An Interesting Take on a Technothriller
4 out of 5 stars
The Infinet is one of those books that was exactly what I was hoping for. John Akers writes a story about the near future where certain things that we take for granted now are just common place. Where you wear a “Univiz” every day (a combination of augmented and VR glasses) and pretty much every piece of history and knowledge is at your fingertips.
The first part of the book gives us an introduction to the main characters and the technologies that are involved in the story, along with intermixed flashbacks (slightly hard to figure out when these were happening) and some news stories about people being attacked/bothered by their technology. The scenes in which people were being bothered by their tech reminded me of an amazing scene from Mr. Robot where they harass someone by taking over all of their IoT (internet of things) connected devices to scare someone.
The story then takes an abrupt change into a completely different story – if it had two different people it would have been a completely different story. But it involved Pax – so it makes sense here. But man, it was like “here are these people, here are their lives, and then BAM now it’s completely different”. It just sort of threw me off and I spent a good amount of time trying to figure out what was going on (I believe this was disorienting and done on purpose by Akers so that the reader felt as confused as Pax did).
The final sprint of the book was completely unexpected and definitely kept my attention. The final 10% or so I just couldn’t put it down. I had to finish it to figure out what was going to happen. Thankfully, it had an “ending” but was also left pretty open since there are going to be at least two more books. I enjoyed The Infinet enough that I definitely want to know where the story goes and now that I know about the main characters and the main quantum computer – I believe that the next book won’t throw me for such a loop (or it will but that’ll be because Akers does it on purpose).
I thought that David A. Conatser did a pretty nice job with The Infinet. There were a few times that I thought he went a little overboard with some of the dramatic elements, but other times it added to the story. He definitely took a story that could have been confusing and made it a breeze to listen to.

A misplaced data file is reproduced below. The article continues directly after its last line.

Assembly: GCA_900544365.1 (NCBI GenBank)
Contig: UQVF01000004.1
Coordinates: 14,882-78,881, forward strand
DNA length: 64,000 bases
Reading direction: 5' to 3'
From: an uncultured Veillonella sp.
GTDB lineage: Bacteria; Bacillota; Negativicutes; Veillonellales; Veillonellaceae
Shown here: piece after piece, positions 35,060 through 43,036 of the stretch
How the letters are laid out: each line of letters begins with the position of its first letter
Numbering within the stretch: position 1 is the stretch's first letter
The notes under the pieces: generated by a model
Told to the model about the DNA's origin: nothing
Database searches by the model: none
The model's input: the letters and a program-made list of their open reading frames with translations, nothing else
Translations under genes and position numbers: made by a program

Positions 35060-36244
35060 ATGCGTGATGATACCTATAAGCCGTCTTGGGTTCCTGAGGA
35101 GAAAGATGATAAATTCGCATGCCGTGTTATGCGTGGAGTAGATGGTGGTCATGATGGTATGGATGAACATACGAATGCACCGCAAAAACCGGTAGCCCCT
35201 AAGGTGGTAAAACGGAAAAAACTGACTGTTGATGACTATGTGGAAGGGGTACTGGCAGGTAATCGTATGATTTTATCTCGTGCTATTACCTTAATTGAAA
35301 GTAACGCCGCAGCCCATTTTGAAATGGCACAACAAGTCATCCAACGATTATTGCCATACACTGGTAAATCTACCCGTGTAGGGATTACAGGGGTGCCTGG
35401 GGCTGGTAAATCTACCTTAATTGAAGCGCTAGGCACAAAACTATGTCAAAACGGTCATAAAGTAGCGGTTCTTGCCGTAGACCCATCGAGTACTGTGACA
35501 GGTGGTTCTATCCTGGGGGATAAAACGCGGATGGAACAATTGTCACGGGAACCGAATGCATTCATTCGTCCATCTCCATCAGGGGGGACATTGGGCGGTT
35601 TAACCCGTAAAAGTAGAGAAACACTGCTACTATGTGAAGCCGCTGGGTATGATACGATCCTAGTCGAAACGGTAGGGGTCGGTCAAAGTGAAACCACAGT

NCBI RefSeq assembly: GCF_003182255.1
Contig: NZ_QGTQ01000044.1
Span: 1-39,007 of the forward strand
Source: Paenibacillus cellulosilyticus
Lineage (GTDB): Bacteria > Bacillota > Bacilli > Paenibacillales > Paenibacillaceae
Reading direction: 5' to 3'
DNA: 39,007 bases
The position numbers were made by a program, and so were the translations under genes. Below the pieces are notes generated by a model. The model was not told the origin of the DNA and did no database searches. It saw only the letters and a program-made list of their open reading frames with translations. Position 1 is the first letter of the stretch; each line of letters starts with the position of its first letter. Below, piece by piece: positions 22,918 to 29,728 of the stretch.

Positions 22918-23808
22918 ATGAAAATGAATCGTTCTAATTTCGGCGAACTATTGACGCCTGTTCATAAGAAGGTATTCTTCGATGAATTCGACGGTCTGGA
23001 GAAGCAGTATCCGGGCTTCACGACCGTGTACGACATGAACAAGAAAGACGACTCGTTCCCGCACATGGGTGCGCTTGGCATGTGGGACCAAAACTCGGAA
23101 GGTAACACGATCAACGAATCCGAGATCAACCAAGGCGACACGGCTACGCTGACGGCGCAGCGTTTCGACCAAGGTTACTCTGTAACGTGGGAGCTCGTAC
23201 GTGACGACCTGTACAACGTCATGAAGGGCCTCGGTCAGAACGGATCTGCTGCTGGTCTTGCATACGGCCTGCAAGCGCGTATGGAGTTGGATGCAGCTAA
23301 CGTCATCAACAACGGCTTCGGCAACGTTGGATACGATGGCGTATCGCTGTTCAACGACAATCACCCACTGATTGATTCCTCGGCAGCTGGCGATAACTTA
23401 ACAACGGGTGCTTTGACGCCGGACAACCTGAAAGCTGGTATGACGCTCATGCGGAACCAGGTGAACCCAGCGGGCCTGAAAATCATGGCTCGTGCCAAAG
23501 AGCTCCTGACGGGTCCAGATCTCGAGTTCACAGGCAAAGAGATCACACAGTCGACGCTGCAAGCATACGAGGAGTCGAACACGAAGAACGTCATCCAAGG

Overall, The Infinet was an enjoyable Technothriller. It’s a book for fans of Eliot Peper and William Hertling.
A few years from now, an inventor named Pax creates the “Univiz”, a combination of augmented and virtual reality glasses that revolutionize how people communicate and interact with the world around them. The Univiz renders all other personal computing devices obsolete, and Pax goes on to become the head of Omnitech, the most powerful tech company in history.
But due to a recent downturn in sales, Pax finds himself suddenly facing a shareholder revolt. His only hope to retain control of the company he founded lies in a secret project he believes will revolutionize human cognition the way the Univiz transformed personal computing.
However, Pax’s plans are upended by a worldwide computer virus that attacks people through the internet of things (IoT). Within days, the virus threatens to destroy civilization, and Pax is forced to help deal with the crisis.
He meets a woman named Alethia, the brilliant leader of a mysterious society that has developed a quantum computer exponentially more powerful than any supercomputer ever built. Alethia reveals a devastating truth about humanity to Pax, before forcing him to make a choice that, no matter what he decides, will affect the future of the human race.
An eerie, believable vision of the near future, The Infinet is a speculative fiction thriller that can’t be missed!
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